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Thread: 3M Cuno Aquapure CBF100 'runs'

  1. #1
    DIY Junior Member hcw3's Avatar
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    Angry 3M AquaPure rinse line 'runs'

    I have a 3M Cuno Aquapure CBF100 carbon backwash filter that has started to continually run a small amount of water from the rinse line.

    The instruction book says that this indicates a damaged piston seal assembly. The system is six months old, and it's my guess that it has carbon granules lodged in there, from when air blasted through the line. (link to manual: http://www.3mwater.com/media/catalog...CBF_Manual.pdf )

    Carbon granules appeared in the rinse line, after my plumber drained and refilled the system to do some repairs.

    My queston is, how to pull the 'Drive Cap Assembly' in order to get at the piston and seal assembly.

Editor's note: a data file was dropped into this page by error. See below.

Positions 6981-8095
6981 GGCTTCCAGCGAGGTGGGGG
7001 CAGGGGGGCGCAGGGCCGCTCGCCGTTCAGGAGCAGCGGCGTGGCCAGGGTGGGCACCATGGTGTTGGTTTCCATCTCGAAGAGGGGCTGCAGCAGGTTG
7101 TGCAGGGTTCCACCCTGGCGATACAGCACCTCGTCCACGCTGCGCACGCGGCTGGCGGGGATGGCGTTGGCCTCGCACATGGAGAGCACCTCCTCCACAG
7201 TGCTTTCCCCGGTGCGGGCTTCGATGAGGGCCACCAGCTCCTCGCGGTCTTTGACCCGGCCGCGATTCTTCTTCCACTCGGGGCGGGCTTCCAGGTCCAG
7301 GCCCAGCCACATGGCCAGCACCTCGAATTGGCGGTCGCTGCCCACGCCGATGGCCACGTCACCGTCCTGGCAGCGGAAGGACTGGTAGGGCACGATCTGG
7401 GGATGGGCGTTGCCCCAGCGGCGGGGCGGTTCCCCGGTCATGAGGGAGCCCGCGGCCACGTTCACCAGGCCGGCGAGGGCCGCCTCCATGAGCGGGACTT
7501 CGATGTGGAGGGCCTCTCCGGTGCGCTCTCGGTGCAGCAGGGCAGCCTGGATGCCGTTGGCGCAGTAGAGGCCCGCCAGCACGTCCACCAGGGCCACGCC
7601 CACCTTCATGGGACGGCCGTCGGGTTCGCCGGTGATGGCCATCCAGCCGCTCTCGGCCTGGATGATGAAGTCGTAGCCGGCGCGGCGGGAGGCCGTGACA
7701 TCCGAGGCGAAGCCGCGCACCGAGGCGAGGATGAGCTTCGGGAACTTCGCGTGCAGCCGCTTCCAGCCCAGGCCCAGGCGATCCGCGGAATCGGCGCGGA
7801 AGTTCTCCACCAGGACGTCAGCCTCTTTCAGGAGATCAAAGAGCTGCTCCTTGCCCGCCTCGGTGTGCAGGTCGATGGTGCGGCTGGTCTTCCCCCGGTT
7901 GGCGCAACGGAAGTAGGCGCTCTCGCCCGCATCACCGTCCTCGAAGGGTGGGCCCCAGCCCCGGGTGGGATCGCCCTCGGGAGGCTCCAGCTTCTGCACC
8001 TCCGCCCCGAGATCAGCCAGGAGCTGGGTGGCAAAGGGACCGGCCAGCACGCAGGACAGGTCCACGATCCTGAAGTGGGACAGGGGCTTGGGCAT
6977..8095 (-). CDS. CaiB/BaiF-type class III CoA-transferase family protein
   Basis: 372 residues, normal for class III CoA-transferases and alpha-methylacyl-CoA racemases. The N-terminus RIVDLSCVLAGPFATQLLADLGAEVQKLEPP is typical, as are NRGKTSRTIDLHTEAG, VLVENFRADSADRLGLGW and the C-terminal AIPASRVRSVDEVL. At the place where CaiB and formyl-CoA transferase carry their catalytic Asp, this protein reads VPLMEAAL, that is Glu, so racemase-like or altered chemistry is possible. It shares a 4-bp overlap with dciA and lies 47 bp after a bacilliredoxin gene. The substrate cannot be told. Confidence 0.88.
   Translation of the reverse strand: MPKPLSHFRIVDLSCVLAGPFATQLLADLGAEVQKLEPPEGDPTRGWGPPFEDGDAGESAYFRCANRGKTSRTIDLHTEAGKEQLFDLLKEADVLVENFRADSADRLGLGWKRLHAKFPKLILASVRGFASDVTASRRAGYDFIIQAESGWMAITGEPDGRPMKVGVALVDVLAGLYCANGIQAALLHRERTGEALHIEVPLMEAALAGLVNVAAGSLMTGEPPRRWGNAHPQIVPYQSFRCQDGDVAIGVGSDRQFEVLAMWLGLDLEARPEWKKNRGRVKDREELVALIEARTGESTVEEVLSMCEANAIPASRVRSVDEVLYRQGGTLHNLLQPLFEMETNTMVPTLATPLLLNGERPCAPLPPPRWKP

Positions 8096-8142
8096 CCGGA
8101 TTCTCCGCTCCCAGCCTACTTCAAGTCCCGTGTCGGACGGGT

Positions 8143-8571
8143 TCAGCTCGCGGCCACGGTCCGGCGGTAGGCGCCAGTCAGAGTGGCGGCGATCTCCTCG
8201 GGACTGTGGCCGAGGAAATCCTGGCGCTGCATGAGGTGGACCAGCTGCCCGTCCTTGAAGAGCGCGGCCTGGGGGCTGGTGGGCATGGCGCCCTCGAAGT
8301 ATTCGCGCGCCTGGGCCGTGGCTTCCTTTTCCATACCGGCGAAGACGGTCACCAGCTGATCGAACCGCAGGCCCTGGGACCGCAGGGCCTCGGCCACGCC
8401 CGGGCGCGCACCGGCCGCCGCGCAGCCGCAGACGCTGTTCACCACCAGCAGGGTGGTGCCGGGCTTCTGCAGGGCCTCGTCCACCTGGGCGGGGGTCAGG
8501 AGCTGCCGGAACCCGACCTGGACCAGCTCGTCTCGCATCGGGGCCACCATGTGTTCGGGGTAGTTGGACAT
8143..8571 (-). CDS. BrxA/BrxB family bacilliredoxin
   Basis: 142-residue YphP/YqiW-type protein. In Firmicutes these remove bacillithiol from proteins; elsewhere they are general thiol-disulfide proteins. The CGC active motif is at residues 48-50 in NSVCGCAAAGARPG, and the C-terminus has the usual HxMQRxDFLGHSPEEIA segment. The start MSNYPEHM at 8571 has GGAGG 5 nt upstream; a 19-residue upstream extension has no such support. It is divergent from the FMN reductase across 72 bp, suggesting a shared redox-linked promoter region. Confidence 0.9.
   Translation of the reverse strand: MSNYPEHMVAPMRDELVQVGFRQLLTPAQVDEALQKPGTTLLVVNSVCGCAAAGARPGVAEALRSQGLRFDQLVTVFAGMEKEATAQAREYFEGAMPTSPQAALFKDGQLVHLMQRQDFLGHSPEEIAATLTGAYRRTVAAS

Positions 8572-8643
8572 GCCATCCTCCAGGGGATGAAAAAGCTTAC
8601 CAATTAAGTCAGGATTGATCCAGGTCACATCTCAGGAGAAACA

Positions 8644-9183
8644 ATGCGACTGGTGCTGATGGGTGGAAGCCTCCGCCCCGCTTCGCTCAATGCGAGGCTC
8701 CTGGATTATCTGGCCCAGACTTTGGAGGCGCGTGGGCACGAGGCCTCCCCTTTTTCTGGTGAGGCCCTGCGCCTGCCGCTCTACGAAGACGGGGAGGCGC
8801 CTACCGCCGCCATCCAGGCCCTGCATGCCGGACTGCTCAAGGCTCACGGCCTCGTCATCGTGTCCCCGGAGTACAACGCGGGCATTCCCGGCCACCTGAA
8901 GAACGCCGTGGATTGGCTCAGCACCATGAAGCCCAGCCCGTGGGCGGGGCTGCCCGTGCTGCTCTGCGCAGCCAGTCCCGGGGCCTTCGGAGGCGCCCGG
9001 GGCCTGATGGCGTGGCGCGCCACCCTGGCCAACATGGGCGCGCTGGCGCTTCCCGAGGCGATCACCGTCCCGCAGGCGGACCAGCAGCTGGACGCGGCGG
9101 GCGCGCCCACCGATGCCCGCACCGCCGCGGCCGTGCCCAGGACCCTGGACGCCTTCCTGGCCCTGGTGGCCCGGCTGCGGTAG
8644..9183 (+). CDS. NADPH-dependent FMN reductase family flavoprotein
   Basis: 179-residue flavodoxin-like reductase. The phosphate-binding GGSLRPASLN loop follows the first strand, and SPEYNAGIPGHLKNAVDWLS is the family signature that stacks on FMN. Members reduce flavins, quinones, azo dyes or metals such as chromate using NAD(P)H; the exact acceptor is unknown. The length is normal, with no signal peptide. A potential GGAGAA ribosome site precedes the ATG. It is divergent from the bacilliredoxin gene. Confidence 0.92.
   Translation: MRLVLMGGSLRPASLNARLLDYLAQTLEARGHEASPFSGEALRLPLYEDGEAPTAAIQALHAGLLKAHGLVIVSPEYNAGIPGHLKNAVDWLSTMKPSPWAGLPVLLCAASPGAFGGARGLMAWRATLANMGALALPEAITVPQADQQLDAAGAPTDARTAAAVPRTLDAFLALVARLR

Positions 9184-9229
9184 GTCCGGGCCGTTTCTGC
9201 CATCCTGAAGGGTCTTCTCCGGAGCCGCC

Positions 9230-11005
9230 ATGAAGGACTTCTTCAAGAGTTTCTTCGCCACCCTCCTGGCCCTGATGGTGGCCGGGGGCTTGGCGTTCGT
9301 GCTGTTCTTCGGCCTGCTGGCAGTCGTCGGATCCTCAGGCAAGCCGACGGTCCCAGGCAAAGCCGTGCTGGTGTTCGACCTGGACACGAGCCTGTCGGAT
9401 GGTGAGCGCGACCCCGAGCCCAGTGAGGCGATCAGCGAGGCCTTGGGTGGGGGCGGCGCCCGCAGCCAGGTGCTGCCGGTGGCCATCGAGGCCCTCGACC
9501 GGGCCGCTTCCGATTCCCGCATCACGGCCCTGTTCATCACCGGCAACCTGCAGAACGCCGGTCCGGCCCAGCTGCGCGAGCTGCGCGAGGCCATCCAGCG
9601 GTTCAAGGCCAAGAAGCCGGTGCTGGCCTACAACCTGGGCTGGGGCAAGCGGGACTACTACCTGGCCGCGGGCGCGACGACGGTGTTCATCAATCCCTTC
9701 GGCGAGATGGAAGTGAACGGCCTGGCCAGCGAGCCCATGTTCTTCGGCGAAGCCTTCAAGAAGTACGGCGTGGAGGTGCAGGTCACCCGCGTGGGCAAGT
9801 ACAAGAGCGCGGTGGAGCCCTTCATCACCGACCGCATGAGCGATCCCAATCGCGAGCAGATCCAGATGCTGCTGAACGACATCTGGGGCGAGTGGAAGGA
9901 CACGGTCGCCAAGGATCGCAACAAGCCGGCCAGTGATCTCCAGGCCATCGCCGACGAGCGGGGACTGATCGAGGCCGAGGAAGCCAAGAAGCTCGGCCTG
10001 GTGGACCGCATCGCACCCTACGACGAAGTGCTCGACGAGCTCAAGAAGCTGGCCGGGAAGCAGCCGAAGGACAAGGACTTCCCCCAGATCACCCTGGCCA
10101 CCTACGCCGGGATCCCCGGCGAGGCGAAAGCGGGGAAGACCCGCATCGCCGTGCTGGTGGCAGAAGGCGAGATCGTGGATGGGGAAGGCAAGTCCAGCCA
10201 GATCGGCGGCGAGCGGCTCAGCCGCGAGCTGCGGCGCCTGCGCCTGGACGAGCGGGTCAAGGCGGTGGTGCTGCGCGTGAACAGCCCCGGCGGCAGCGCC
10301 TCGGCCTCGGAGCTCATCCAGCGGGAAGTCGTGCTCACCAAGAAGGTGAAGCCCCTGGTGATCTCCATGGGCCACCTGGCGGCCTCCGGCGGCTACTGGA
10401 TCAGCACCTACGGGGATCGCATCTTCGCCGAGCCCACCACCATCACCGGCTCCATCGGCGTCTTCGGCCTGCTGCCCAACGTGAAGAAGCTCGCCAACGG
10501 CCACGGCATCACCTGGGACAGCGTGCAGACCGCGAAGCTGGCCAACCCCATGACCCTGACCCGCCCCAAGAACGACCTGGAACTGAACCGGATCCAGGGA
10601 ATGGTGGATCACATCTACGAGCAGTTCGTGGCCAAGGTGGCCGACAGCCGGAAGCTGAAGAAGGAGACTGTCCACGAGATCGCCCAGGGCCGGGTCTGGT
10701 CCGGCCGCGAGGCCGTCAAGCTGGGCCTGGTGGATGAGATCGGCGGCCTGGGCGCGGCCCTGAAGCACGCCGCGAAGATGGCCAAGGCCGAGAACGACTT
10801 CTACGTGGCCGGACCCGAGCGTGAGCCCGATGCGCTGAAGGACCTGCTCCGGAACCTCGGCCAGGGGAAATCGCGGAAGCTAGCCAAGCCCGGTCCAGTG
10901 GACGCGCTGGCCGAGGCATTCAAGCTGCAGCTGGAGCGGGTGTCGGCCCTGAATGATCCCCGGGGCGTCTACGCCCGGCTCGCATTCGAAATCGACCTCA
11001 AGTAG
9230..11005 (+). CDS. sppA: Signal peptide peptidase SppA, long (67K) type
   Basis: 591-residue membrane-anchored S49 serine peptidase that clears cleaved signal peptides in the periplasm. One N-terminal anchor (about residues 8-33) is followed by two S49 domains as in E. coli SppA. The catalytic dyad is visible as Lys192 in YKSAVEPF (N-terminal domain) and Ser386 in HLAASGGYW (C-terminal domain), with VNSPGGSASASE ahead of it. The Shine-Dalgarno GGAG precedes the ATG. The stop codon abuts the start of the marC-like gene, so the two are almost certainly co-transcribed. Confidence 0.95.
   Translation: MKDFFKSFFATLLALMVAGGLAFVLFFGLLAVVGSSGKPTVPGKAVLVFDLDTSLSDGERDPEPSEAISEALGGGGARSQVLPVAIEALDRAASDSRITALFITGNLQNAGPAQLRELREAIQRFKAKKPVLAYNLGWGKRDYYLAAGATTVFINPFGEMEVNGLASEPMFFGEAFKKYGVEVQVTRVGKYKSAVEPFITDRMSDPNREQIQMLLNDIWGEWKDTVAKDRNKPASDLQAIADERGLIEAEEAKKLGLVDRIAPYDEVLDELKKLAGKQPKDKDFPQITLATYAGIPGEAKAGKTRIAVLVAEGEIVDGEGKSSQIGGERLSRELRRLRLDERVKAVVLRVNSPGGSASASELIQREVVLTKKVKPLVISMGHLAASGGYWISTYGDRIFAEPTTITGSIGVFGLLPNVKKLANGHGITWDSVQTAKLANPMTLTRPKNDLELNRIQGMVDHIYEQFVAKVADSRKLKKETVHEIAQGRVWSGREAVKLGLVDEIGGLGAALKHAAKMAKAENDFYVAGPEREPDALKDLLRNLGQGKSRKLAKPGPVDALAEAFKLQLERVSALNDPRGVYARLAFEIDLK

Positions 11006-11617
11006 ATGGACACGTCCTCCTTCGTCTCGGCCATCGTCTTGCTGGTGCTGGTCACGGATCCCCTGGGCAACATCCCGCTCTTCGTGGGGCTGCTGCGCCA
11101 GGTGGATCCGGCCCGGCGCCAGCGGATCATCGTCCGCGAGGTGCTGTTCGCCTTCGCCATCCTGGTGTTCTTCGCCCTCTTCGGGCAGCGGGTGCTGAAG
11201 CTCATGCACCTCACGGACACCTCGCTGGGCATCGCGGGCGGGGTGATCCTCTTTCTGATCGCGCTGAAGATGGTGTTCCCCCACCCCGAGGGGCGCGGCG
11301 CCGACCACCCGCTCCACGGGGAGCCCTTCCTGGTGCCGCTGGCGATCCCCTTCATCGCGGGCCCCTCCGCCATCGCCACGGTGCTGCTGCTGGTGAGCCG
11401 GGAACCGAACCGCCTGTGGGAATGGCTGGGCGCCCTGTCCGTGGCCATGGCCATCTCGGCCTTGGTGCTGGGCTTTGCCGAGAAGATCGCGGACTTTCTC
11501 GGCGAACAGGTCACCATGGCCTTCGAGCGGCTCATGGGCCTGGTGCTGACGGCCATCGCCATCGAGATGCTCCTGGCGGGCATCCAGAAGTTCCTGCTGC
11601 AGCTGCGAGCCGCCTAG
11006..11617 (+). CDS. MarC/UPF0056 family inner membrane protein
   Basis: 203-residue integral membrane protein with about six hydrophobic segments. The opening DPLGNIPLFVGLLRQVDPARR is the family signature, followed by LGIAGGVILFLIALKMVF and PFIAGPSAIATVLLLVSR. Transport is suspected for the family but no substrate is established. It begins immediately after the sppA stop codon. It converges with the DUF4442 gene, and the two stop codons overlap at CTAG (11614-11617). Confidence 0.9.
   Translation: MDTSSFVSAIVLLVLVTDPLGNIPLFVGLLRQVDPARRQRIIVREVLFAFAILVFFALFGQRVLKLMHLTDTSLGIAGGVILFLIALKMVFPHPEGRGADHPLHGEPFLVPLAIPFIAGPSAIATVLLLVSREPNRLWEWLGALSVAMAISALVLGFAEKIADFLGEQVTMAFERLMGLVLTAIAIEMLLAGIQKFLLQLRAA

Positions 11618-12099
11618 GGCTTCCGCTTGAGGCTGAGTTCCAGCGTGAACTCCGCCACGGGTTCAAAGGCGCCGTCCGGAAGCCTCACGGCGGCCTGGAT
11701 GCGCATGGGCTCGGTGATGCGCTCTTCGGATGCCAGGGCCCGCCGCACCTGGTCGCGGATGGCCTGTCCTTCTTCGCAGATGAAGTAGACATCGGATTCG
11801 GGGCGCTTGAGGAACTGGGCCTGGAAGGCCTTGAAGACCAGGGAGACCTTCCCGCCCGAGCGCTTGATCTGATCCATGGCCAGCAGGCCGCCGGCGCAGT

I've removed the circuit board assembly, and have been able to unlock the back plate and turn it, but that doesn't seem to release the drive cap assembly at all.

    The manual shows a picture where the drive cap seems to be threaded, but I can't budge it by hand. Is there a special wrench for this? (Is it right-hand or left-hand threads?)

    The diagram is on the 19th page of the manual (linked above) or page 6-2.

    Thanks for any help...
    Last edited by hcw3; 03-21-2012 at 05:07 AM. Reason: Add link

  2. #2
    DIY Senior Member mialynette2003's Avatar